Google didn’t give Android 4.4 KitKat native support for 64-bit hardware like Apple did with iOS 7, but that isn’t stopping Intel from taking matters into its own hands. Per CNET, Intel this week released a modified version of KitKat that comes with a 64-bit kernel, which means that it will be compatible with 64-bit Intel processors for mobile devices. To make this happen, Intel said that it “ported, validated and tested the Android Open Source code on IA, taking on the work that developers typically would need to do on their own” so that it could help “provide the ecosystem with 64-bit kernel support for development of next-generation devices.”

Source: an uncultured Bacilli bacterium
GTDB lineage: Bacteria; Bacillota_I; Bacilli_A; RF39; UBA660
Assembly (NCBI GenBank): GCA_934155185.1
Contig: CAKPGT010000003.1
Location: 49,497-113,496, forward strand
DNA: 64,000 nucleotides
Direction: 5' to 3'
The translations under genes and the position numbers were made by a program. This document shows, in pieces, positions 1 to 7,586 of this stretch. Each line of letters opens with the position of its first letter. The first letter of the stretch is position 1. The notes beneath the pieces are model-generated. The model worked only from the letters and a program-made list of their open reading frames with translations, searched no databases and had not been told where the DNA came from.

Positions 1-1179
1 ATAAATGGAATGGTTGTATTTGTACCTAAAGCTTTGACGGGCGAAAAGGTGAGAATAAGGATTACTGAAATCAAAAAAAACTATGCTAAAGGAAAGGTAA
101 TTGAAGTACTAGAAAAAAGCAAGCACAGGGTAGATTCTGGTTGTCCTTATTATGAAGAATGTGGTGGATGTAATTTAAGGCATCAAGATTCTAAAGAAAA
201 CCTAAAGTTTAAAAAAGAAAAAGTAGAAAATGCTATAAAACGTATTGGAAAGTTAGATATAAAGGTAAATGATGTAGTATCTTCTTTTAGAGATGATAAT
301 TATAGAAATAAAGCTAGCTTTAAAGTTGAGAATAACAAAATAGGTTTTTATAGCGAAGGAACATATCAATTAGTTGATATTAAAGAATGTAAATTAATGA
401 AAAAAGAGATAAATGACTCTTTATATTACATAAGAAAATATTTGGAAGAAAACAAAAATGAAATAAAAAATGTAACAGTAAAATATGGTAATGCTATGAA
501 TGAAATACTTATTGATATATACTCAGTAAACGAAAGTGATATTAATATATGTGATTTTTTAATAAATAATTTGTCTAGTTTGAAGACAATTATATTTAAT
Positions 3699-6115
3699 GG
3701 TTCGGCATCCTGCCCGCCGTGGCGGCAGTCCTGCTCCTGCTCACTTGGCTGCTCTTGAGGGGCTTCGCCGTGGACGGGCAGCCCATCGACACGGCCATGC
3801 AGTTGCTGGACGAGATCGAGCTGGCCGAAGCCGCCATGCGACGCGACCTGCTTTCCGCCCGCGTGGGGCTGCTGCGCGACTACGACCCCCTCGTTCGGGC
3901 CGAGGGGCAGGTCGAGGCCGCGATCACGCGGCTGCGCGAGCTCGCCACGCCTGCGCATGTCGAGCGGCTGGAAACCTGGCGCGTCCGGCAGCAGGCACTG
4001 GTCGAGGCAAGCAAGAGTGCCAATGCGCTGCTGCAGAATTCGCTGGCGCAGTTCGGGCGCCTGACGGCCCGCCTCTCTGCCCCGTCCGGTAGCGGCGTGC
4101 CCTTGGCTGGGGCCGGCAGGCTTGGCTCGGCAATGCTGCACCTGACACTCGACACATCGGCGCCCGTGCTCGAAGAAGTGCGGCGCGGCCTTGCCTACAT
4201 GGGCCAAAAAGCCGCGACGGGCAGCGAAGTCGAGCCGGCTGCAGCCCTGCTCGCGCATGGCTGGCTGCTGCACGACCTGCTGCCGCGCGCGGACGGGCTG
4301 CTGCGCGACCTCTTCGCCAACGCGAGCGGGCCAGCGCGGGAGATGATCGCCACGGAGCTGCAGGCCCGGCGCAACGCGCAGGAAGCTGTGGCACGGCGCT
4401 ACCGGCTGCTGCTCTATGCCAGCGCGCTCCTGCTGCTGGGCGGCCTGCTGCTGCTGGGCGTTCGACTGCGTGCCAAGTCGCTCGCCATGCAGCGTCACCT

While Google will likely add its own 64-bit kernel to its next major Android release, Intel’s modification is still welcome news for any manufacturers who want to get a head start on their competitors by cranking out 64-bit Android devices right now. For the uninitiated, chips with more bits can handle more memory, which means that a 32-bit chip is designed to handle memory addresses of up to 32 bits while a 64-bit chip is designed to handle memory addresses of up to 64 bits. This is going to become more important as smartphone hardware keeps improving and we eventually start to see devices with 4GB of RAM come to market.